Most folks think of the costs they will be able to reduce or eliminate in retirement, including work-related expenses, pricey housing near your job, and multiple car costs. But many of us overlook the costs that can increase in retirement. If we don’t plan in advance for these extra expenses, we could fall short. Here are some areas where your costs could go up in retirement.
[Bookmark the U.S. News Retirement site for more planning ideas and advice.]
Health care. Retirees qualify for Medicare coverage at age 65. But Medicare isn’t free. You’ll still need to pay for premiums, deductibles, and coinsurance. And there are some services most seniors need that Medicare doesn’t cover, such as eyeglasses and hearing aids.
Socializing. Many busy employees do much of their socializing at workplace functions. When you retire you may end up spending more on entertaining guests at your home or meeting former colleagues for lunches out. Work on creating ways to socialize with friends and family that don’t cost a lot.
Household services. Depending on your health in retirement, you might not be physically able to do some activities around your home, such as keeping your home clean, home maintenance, laundry, and yard care. You may need to pay for services to help you keep up with physically demanding activities and maintenance.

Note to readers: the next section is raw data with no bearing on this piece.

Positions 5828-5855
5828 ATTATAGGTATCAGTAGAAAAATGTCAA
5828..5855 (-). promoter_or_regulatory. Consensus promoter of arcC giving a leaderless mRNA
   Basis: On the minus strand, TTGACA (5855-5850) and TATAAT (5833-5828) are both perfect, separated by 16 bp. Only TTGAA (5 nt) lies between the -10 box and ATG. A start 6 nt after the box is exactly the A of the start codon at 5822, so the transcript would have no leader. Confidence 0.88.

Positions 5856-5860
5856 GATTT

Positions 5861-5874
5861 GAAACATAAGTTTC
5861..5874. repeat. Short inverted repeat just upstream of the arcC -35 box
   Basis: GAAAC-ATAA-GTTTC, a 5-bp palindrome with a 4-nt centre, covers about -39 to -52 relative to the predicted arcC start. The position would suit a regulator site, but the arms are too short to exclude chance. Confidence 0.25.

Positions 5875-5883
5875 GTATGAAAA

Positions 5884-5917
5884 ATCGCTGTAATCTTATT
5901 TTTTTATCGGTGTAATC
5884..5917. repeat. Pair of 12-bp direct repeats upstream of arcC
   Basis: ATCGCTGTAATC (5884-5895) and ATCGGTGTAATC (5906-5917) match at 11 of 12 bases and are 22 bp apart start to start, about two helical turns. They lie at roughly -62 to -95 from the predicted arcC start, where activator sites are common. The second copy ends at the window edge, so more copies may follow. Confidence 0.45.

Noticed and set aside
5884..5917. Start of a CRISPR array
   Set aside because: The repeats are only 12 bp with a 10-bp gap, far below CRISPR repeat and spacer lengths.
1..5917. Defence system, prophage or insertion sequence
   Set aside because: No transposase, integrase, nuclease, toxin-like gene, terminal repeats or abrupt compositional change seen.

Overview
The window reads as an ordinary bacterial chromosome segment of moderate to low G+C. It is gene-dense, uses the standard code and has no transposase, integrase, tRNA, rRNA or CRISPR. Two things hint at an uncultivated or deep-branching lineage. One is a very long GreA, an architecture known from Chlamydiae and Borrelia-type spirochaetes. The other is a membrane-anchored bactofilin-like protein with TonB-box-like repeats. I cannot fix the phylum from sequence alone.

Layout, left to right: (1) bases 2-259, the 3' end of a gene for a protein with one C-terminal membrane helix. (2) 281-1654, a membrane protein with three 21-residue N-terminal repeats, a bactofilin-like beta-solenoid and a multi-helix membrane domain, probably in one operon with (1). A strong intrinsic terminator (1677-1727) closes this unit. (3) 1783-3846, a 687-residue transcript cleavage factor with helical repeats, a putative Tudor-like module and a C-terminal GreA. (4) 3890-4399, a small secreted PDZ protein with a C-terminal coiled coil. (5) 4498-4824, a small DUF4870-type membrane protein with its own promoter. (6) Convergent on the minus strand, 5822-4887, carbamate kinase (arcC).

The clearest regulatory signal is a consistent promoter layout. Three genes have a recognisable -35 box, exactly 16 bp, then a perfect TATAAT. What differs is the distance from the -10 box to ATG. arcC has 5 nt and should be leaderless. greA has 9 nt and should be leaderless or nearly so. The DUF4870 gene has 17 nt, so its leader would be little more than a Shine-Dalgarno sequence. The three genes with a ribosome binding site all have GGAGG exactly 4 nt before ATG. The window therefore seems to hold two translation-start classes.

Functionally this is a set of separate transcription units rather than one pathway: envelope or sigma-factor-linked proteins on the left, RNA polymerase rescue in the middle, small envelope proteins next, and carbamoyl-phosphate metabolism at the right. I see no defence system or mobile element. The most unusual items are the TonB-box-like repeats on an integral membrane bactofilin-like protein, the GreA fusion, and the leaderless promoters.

Hobbies. Time will be abundant in retirement. You’ll need to find something you enjoy doing in retirement. Almost all hobbies will cost something and many can be expensive. Try to choose a low-cost hobby with a big enjoyment factor.
[See 10 Historic Places to Retire.]
Travel. Many retirees have a pent-up demand for travel that they couldn’t squeeze into their allotted vacation time while working. Once grandchildren enter the picture, you may also want to travel more to visit them. You may end up spending much more on travel costs than you did while employed, depending on how much you choose to travel.
Brian Jaeger is the author of 2million's Personal Finance Blog. For the past 5 years Brian has chronicled his journey to reach his financial freedom goal of a $2 million net worth.